Concussions in sports, particularly football, have become a hot topic recently due to the increasing media attention surrounding medical studies on the long term neurological effects of former NFL players. Last week ESPN, one of the largest sports media conglomerates, had an entire week-long web series regarding the medical and legal ramifications of concussions in the NFL. The articles examined the various perspectives in the debate, along with the difficulty of finding any medical or legal consensus. The articles evince the difficultly of the issue by presenting the various sentiments and incentives of groups and individuals involved.
A rash of severe neurological disorders among former players, including suicides, have caused scientists to try and discover correlations between repeated trauma to the brain and subsequent debilitating ailments during retirement. One of the articles focused on neuropathologist, Ann Mckee, who is studying the brains of former football players in order to help players in a sport she says she loves. However, as we discussed in class, there is always discordance and an attempt to marginalize by those with differing opinions in the scientific community. Doctor Mckee’s details how her science was pronounced inaccurate and without merit by the NFL’s science representatives. The NFL’s representative, who is the chairman of the Department of Neurological Surgery at the University of Washington School of Medicine, stated that Mckee’s work needed to be put in more peer reviewed journals and that her studies are advocacy rather than science. It appears that this statement by the NFL’s representative is preemptively dismissing Dr. Mckee’s scientific conclusions in anticipation of impending litigation.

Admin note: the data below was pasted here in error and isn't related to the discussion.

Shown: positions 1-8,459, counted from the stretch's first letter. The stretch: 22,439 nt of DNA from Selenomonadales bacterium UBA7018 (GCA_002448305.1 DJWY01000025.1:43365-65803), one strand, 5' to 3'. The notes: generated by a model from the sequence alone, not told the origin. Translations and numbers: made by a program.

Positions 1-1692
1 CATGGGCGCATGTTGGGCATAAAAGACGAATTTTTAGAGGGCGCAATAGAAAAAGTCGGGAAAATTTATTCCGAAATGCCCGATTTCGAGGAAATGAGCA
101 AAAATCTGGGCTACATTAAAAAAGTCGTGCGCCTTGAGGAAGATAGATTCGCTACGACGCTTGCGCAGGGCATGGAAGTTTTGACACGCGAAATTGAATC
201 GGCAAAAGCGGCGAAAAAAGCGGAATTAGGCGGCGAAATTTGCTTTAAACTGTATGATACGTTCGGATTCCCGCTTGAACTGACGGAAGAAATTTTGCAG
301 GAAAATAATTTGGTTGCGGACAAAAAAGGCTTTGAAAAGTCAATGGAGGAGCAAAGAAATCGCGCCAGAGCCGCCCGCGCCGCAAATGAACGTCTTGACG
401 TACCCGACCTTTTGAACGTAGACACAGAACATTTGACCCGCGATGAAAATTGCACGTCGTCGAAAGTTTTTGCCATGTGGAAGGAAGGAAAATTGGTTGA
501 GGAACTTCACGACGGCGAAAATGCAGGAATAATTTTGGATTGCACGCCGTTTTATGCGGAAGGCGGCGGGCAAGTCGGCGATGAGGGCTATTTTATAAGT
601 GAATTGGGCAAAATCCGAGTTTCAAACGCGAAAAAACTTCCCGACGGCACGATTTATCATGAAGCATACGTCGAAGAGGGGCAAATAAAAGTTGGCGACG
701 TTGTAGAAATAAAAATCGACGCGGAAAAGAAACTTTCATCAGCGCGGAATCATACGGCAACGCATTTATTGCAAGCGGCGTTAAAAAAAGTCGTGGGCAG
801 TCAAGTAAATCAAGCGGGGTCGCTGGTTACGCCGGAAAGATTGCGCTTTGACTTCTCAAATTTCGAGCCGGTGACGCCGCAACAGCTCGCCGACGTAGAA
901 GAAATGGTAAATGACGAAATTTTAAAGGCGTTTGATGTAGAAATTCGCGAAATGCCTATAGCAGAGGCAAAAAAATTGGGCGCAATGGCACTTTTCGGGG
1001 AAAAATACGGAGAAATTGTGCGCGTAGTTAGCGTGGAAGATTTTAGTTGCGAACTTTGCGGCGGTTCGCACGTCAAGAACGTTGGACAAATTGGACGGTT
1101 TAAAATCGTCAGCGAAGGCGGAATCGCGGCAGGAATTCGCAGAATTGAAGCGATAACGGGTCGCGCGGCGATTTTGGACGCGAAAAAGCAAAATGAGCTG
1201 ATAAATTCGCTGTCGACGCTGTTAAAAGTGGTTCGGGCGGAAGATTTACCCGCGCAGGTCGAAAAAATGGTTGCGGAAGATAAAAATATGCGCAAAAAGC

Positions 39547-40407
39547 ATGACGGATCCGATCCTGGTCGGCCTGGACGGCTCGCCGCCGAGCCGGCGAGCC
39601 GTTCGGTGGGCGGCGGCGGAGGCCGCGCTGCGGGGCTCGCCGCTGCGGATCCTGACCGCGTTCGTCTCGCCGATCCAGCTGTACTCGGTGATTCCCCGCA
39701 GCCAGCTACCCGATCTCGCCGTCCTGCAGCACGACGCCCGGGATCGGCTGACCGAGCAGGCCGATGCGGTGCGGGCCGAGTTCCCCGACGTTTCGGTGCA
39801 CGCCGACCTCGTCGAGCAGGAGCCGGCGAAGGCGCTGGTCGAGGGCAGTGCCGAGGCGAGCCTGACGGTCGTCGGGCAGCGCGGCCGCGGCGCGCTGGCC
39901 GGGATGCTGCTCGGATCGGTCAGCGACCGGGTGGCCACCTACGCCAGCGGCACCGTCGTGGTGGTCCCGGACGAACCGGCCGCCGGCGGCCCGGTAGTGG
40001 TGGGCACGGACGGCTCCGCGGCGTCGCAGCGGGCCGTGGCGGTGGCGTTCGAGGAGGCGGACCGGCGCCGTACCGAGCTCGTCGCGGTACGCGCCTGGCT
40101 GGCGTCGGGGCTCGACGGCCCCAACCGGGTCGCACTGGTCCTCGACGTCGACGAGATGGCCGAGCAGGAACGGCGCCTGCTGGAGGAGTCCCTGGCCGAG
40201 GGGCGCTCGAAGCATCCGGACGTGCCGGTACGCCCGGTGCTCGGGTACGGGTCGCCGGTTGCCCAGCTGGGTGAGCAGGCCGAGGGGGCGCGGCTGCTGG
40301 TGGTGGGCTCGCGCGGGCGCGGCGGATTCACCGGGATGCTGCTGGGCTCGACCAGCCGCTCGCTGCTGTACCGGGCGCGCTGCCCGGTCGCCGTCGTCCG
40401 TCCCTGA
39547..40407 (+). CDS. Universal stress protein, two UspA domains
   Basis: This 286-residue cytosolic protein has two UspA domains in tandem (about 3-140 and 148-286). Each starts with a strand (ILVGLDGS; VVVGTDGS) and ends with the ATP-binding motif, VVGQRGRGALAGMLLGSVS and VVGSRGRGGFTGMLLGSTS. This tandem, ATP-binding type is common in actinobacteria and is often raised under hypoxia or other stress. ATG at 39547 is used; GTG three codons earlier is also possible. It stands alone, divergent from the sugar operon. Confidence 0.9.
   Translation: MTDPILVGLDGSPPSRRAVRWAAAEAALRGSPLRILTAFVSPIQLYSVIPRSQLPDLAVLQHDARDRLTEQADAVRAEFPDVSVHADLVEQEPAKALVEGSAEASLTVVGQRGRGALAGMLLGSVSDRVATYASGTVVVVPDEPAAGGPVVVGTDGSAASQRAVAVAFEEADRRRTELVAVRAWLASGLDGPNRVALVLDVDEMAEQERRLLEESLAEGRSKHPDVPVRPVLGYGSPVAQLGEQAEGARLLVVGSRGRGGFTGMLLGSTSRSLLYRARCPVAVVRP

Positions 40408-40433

The manner in which Dr. Mckee’s work is being received by the general public and staunch supporters of the game of football portend the obstacles that await during trial testimony regarding football concussions. She had to testify in front of a congressional panel where she encountered acrimony from members of congress who claimed she was talking about ‘the end of football as we know it.’ In a jury trial it is very likely that scientific studies similar to Dr. Mckee’s testimony will be heard by jurors that are avid football fans. How difficult will it be for those jurors to objectively evaluate the scientific testimony when they hold onto deep cultural and personal affinity for the sport of football?
As we discussed in class, the neurological studies are so varied and complex that I believe jurors will most likely believe the science that coincides with their preexisting paradigms regarding football and its deleterious effects on the brain. Since the study of concussions is still burgeoning it is also going to be easier for the NFL’s scientific experts to discredit the validity of the studies as well as the motives of opposing scientists. I think this is a very interesting issue because you have a confluence of law and science with the backdrop of perhaps the most popular current American institution. It will be very interesting to observe the studies and posturing of competing experts that are sure to testify if the former NFL player’s suit against the NFL goes to trial.